Manufacturers have warned that high energy costs will force them to cut jobs and production this year, with some bosses saying political chaos is damaging UK competitiveness and making the country less attractive to foreign investors.
The warning from trade body Make UK comes as ministers finalise details of a revised scheme to be unveiled as early as this week, that will replace existing energy cost support for businesses that ends in April.
It is expected to offer businesses significantly less financial support at a time when many are struggling with higher costs.
The successor scheme represents a U-turn by chancellor Jeremy Hunt, who said in the autumn that state help with energy bills would end in the spring for the vast majority of companies.
Even so, the estimated cost of £5bn over a year is barely a seventh — on a per-month basis — of the £18bn the government has spent capping business energy bills during the current six-month scheme.
The government is also set to provide extra help for energy-intensive companies but this is likely to be limited to a handful of sectors.
Make UK said that a less generous energy relief scheme was likely to exacerbate planned reductions in headcount and production.
In a survey of top executives in the manufacturing industry conducted with PwC, Make UK said that almost three-quarters of companies expected their energy costs would increase this year.
Two-thirds of these said that they expected to take actions such as reducing production or headcount, with similar numbers saying that energy costs were both the biggest risk to their company as well as to business confidence.
Almost half of companies supported extending the support scheme in its current form.
Stephen Phipson, chief executive at Make UK, said: “While an extension of the energy relief scheme will be welcome, to date it has just been a sticking plaster and making it less generous will make the situation worse for many companies.”
The survey covers the views of more than 200 senior executives across manufacturing on their outlook for the year ahead.
It also showed evidence that last year’s political chaos had harmed the competitiveness of the UK as a place to manufacture and made it less attractive for foreign investment.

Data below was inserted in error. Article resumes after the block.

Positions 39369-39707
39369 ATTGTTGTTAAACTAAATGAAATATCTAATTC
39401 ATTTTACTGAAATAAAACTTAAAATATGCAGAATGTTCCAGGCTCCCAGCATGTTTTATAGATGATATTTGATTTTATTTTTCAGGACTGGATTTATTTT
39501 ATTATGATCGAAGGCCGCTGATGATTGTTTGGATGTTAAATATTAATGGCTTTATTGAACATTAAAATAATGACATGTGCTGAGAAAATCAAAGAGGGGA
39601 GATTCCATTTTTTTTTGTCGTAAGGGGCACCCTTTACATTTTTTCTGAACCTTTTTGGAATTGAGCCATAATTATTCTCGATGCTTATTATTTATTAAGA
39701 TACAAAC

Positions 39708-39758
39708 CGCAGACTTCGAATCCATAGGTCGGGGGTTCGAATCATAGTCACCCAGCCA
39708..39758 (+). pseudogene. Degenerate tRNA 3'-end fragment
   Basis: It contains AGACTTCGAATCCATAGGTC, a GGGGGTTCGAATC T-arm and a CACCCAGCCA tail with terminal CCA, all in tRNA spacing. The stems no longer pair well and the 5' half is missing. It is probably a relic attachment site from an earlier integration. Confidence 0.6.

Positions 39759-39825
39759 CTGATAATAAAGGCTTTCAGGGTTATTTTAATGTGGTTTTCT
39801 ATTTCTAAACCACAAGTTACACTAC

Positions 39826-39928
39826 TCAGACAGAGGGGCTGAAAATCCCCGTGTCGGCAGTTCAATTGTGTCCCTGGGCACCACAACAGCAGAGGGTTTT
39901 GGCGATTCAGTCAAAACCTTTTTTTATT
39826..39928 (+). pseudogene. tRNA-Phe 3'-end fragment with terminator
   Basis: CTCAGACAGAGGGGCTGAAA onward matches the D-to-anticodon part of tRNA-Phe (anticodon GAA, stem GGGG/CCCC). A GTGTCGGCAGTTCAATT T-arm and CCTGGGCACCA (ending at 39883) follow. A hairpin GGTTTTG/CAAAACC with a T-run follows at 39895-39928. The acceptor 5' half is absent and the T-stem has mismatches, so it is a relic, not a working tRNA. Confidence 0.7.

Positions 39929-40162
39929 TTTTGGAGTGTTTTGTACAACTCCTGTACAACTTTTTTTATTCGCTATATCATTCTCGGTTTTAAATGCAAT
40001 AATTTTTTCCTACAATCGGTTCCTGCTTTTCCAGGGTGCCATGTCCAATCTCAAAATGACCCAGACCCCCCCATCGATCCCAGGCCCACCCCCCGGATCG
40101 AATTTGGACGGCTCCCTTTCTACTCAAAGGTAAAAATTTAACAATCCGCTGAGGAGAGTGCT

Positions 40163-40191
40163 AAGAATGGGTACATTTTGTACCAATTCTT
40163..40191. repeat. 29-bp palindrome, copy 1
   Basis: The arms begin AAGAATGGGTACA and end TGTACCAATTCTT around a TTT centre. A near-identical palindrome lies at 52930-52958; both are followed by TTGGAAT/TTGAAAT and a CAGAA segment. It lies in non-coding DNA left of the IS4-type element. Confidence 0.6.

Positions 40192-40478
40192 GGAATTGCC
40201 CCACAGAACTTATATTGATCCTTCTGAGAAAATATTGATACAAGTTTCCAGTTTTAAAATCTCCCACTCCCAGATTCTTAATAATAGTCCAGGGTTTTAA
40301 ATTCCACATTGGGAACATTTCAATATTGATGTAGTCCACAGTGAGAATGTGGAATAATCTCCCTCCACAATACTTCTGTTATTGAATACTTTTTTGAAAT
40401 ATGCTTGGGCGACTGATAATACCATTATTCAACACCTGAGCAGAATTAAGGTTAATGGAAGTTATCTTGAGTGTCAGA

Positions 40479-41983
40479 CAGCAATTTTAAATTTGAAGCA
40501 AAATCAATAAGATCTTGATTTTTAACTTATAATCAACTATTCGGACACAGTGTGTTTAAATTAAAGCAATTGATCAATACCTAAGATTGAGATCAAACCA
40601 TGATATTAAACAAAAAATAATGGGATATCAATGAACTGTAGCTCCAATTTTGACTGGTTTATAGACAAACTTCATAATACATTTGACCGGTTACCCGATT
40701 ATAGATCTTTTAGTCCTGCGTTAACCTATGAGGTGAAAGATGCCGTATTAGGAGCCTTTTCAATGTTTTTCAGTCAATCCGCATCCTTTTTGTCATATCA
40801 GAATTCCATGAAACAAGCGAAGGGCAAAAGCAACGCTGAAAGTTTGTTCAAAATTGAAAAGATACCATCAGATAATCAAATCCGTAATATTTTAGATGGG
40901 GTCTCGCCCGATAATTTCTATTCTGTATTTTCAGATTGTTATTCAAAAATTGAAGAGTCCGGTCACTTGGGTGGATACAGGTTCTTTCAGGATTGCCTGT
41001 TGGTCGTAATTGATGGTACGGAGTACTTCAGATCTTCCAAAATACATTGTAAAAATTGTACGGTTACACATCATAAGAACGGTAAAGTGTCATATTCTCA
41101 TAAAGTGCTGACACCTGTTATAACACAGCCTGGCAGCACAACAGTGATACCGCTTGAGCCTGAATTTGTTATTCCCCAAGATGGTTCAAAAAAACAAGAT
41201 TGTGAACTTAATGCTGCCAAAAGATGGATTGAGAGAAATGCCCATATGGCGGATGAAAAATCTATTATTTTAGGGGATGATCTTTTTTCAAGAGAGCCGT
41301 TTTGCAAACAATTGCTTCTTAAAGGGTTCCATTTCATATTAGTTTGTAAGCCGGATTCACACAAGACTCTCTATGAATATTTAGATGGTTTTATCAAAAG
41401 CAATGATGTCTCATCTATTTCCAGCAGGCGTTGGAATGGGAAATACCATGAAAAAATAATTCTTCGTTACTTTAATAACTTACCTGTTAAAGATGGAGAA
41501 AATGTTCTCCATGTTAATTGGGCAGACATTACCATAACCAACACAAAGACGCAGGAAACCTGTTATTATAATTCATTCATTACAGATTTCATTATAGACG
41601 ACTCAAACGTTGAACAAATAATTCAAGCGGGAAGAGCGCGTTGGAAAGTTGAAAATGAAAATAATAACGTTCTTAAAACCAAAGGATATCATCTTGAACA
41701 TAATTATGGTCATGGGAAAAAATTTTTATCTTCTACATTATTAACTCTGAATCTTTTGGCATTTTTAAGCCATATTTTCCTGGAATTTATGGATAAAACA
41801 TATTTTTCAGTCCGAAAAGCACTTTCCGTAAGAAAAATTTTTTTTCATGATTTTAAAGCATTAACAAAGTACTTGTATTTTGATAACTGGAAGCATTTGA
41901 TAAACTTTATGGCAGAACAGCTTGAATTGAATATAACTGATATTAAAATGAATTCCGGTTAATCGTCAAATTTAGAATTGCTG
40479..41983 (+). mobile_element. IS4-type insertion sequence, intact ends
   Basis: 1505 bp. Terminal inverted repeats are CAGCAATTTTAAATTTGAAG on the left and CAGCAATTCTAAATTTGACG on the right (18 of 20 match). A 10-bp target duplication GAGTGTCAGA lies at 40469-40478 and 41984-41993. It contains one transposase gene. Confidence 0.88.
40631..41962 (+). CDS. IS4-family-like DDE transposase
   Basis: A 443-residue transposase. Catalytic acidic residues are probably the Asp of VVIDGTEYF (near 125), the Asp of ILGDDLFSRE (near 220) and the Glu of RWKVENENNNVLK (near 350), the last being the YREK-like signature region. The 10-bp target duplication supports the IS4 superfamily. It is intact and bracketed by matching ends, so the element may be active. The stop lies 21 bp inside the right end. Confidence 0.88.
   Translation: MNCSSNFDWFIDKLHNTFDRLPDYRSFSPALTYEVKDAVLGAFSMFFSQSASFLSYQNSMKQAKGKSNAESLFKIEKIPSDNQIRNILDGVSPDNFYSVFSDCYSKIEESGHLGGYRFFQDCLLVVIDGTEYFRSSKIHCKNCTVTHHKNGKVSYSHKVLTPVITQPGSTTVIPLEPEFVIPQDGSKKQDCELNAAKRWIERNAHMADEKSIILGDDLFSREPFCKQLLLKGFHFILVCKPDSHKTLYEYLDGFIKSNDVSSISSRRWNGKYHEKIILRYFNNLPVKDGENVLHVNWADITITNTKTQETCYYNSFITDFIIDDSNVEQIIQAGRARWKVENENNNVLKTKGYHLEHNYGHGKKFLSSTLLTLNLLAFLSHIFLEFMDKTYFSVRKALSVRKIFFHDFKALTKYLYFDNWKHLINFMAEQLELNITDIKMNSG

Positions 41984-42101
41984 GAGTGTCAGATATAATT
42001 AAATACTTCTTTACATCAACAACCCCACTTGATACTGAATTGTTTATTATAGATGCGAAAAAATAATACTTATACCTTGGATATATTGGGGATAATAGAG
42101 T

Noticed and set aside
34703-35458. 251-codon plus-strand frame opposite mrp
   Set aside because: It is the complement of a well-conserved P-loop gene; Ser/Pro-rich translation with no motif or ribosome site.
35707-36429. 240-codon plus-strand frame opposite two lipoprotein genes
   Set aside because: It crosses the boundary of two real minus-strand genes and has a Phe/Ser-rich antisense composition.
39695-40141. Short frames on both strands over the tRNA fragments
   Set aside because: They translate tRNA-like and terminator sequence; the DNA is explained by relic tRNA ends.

The number of companies that said that the UK was a competitive location halved from last year, down to 31 per cent from 63 per cent, while more than four in 10 companies regarded the UK as less attractive to foreign investors.
Business leaders warn scaling back the energy support would leave many companies facing unsustainably high bills, which have added to the extra costs from the impact of inflation on the supply chain.
However, some energy sector executives and traders raised hopes that the unseasonably warm weather across Europe in the closing weeks of December and early January could mean lower than expected energy bills later in 2023.
Martin Young of Investec Bank said he anticipated that the price cap, which dictates energy bills for the majority of British households, would fall to about £3,460 a year in April, based on typical usage, dropping to £2,640 a year in July and hitting just over £2,700 in October.
The threat of blackouts also appears to have abated.
Lower-than-expected gas usage across the continent meant storage sites ended 2022 at strong levels. They were more than 83 per cent full at the end of December — some 30 per cent higher than at the same point in 2021 and more than 10 per cent higher than the average of the past five years, which has bolstered confidence that the continent will have sufficient gas supplies to see it through the winter.
The UK, which has lower gas storage capabilities than many other European countries, relies on imports from the continent during very cold snaps, particularly during peak hours.